By the way, you find me in the photos wearing my first wig (purchased at a local Frederick's of Hollywood store), my mother's skirt, my own boy mode sweater, a blouse of unknown origin, and my first pair of Mary Janes.

And I was so young --- so young that it brings tears to my eyes!


  1. Stana,

    You looked very nice, back in the day, and I can see you're the same as the Stana of now; pretty!

    D'you look back at the photos with any regrets (beyond the purges) for paths not taken?

    I do when I think back to what life might have been if I'd made some different choices, but life was different then, and society was not as tolerant as now...



  2. Stana, I loved reading this story for so many reasons.

    What a great thing it is to find a piece of your past like this, especially when you thought it had been lost.

    I also like the library guard's remark. I don't think a guard would have said something like this even 10 years ago. Things are changing, very slowly, but more "civilians" are seeing us as people. That's a good thing.

    I understand your feeling how remembering yourself as being so young. I wish I had the pictures I took when I was 25. Although my look was not at all polished, being 25 and slender made up for my lack of skill with clothes and makeup. I wish I knew then about how many of us were around and wish I would have been able to meet and know other girls.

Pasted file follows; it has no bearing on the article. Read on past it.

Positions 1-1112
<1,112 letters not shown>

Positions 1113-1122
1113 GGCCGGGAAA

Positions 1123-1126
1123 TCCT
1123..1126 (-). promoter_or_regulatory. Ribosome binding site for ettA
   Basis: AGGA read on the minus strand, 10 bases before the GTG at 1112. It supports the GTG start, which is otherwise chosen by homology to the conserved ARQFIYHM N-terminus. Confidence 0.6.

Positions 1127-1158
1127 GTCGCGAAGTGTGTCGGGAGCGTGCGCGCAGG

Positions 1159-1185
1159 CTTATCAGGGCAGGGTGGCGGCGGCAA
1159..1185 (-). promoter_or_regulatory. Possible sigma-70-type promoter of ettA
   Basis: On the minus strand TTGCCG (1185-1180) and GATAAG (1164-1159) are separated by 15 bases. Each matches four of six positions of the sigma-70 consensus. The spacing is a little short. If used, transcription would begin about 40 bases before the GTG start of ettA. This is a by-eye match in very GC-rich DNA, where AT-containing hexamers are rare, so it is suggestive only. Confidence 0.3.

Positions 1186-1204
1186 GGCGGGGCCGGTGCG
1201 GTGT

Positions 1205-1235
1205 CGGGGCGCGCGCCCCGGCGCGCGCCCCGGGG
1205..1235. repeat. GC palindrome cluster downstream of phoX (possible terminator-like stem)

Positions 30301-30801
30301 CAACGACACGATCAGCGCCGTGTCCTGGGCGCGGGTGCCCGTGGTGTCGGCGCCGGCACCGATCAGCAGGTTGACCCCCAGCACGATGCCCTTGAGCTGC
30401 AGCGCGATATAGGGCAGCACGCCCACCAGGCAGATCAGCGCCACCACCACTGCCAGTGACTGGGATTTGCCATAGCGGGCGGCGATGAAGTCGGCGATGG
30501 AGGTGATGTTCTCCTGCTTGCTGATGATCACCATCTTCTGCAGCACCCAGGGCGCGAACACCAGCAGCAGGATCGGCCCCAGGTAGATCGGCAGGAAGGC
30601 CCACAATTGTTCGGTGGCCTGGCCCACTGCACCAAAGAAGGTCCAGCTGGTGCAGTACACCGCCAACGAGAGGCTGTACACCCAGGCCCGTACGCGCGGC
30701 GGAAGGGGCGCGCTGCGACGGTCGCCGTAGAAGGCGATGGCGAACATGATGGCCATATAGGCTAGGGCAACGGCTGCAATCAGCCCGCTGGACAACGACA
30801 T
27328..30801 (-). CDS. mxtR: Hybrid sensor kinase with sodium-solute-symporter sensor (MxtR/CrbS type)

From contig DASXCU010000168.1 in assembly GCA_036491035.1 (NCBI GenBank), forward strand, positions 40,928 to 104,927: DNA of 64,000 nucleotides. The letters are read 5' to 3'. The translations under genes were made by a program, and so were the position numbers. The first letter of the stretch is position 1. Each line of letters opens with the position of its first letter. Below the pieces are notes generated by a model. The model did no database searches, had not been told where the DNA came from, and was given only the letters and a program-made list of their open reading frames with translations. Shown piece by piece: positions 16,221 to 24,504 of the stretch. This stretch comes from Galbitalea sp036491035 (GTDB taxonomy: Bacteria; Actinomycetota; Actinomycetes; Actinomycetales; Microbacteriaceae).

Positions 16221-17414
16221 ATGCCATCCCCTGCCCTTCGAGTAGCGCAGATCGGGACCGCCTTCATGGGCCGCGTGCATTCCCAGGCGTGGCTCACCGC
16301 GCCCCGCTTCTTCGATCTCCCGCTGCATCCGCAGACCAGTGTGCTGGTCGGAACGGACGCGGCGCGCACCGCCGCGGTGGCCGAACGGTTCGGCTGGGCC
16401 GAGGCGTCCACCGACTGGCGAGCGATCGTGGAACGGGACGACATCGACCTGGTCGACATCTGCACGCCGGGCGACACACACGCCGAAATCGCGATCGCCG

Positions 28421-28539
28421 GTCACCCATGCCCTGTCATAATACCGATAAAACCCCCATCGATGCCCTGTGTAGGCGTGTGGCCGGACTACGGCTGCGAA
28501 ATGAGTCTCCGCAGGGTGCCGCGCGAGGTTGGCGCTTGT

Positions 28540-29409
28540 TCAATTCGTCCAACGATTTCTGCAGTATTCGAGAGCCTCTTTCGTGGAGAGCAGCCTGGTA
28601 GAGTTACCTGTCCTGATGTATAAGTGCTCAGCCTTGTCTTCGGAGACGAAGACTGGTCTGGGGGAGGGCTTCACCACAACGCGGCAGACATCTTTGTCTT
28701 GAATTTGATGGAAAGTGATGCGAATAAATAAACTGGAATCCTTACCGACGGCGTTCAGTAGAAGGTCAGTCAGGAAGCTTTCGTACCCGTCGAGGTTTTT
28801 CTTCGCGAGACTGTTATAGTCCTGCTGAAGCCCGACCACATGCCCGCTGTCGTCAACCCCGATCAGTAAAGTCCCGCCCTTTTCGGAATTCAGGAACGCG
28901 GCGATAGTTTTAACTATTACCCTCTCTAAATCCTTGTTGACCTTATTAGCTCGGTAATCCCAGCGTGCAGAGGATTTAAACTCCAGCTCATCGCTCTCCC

3. Dear Stana,

    Congratulations on your successful quest! You look lovely in the yearbook photos. What a fun (and also emotional) day you had. Like you, and many T-Girls, I purged a couple of times (the last time being about 25 to 30 years ago). I'm happy I finally accepted my need to crossdress. I will enjoy my femme side (along with my guy side) for the rest of my life



  4. Wonderful story

  5. The whole story brings a tear to my eye. Looking back always makes me think about where I was then and what different roads could have been taken from there. And, this is just so much more profound an example of that.

    One thing that really hit me about the photos, I must say, is that you don't look the slightest bit like you're in a costume.

    BTW Happy Holidays, my dear.


  6. Lana --- If I knew then what I know now, I would have taken a different path.

  7. Janie --- You are absolutely correct and I did not realize it until you mentioned it. That is no costume; that's me!

  8. "wearing my first wig (purchased at a local Frederick's of Hollywood store), my mother's skirt, my own boy mode sweater, a blouse of unknown origin, and my first pair of Mary Janes."

    ... and a bra.

    Feel like a woman. Wear a bra

    You knew what was important. :)

  9. Meg --- Your comment stirred up my memories and I just recalled that I bought the bra at Frederick's at the same time I bought the wig. I also remember the saleslady trying to sell me a pair of cheap foam rubber "falsies" that slipped into the pocket in each cup of the bra.

  10. Stana,
    I too have told people up front that I was trans and it has disarmed them immediately. At times it is a great tactic.